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What is Stress?

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From a UK survey the Mental Health Foundation (2018) found that,  in the year 2017-2018 74% of people felt so stressed they felt overwhelmed or unable to cope. 46% reported that they ate too much or ate unhealthily due to stress. 29% reported that they started drinking or increased their drinking; and 16% reported that they started smoking or increased their smoking. 51% of adults who felt stressed reported feeling depressed and 61% reported feeling anxious. Of the people who said they had felt stress at some point in their lives, 16% had self harmed and 32% said they had had suicidal thoughts and feelings. 37% of adults who reported feeling stressed reported feeling lonely as a result. The Health & Safety Executive (2018) estimated 15.4 million working days were lost in 2017- 18 as a result of stress, anxiety or depression.

So what is stress?

As good a definition of stress as any comes from Richard Lazarus & Susan Folkman (1984): “…negative emotional and physiological process that occurs as individuals try to adjust to or deal with environmental circumstances that disrupt or threaten to disrupt, their daily functioning”.

Randolph Nesse & Elizabeth Young (2000) state that the first step to understanding the nature of stress is to understand how it enabled the earliest humans to cope with the immense and often very dangerous physical challenges they faced. Walter Cannon (1932) argued that, faced with a predator which threatened their life, human beings could either stand their ground, defend themselves and kill or ward off the predator…or they could escape by running away or climbing to safety. Their chances of survival would be increased if their minds and bodies changed in way which improved their ability to do one or other. In this sense, the stress fight-or-flight response is a survival mechanism employed by the BEIGE vMEME.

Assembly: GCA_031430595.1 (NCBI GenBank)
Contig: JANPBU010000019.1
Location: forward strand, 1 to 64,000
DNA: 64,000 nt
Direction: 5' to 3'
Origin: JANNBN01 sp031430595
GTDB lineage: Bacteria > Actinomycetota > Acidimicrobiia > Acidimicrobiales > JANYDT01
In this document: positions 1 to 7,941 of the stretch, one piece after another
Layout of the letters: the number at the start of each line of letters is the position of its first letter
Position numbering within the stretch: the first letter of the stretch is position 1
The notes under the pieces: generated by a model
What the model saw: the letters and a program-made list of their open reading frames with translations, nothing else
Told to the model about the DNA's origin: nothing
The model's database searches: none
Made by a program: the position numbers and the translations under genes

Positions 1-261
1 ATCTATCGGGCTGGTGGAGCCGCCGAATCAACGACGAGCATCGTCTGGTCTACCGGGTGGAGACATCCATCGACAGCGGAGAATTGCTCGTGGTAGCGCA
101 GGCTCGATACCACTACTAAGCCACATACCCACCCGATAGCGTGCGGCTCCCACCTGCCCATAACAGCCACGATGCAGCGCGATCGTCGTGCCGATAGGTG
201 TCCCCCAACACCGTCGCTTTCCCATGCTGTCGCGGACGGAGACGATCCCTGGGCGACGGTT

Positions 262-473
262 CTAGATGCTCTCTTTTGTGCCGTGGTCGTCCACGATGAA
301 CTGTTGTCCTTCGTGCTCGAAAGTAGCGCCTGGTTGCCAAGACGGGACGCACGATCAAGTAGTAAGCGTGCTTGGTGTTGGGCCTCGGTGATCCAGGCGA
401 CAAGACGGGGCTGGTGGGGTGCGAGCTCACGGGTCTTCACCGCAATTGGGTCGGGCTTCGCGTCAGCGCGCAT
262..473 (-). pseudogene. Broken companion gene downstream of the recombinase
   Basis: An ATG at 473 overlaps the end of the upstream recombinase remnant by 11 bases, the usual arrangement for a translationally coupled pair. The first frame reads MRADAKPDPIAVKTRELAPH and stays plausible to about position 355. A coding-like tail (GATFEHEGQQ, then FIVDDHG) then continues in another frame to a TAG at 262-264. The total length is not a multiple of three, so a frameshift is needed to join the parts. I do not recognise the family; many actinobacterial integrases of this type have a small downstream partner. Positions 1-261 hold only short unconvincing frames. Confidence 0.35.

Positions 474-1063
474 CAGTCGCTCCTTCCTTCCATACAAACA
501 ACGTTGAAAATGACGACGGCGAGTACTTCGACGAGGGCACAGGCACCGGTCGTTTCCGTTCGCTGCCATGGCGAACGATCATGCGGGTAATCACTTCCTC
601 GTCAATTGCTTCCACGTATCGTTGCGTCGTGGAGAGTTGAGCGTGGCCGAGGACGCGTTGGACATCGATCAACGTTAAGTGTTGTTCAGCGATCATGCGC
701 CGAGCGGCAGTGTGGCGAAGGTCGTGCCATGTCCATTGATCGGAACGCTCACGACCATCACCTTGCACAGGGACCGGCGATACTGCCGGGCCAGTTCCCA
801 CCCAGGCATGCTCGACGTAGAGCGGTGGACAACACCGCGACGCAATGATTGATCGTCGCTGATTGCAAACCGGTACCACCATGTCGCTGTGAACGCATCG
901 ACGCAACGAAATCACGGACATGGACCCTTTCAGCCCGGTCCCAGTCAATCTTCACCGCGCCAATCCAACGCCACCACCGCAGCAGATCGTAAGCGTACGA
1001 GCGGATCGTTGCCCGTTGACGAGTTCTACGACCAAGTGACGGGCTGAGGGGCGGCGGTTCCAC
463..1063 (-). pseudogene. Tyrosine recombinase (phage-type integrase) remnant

Stress as a biological response
Looking back to the Gestalt Cycle – see Fig 24 – when we perceive something that requires a response from us that will be taxing or challenging in some way, the hypothalamus releases noradrenaline (in its neurotransmitter form) to trigger the sympathetic branch of our autonomic nervous system – see Fig 50[1].

Put rather simply, as a result of this the pupils enlarge to admit more light, the liver releases sugar for energy, and the adrenal glands release  the hormones adrenaline and noradrenaline to prepare the muscles for action. Breathing becomes deeper and more rapid to oxygenate the blood. Blood vessels dilate and contract, redirecting blood away from the digestive system – slowing it down – and towards the brain and muscles. Meanwhile the heart beats faster to aid that circulatory process. As a result of which the muscles tense. Perspiration acts as a cooling mechanism for muscle activity raising body temperature. ‘Butterflies’ in the stomach and a dry mouth from the lessening of salivation may be side effects of these dramatic changes in the body’s physiological state.

Endorphins are released to block pain and additional blood platelets are produced so that blood can clot more easily in case of injury.

If the stress is maintained for even a short length of time – say, over 5 minutes – then the hormone cortisol is released which is the ‘fuel’ for maintaining the stress condition. Stress also increases activity in the immune system which helps protect the body from disease pathogens.

The result is a heightened readiness to respond, both physically and mentally.

Brilliant! A wonderful N BEIGE level fight-or-flight survival mechanism for Life Conditions A – being chased by a sabre-toothed tiger ‘X’ millennia ago or attacked by hooligans on a modern city centre street.

Not so good for Life Conditions C facing shame at your own inadequacy or Life Conditions D worrying about whether you’ve done something the way you should have done.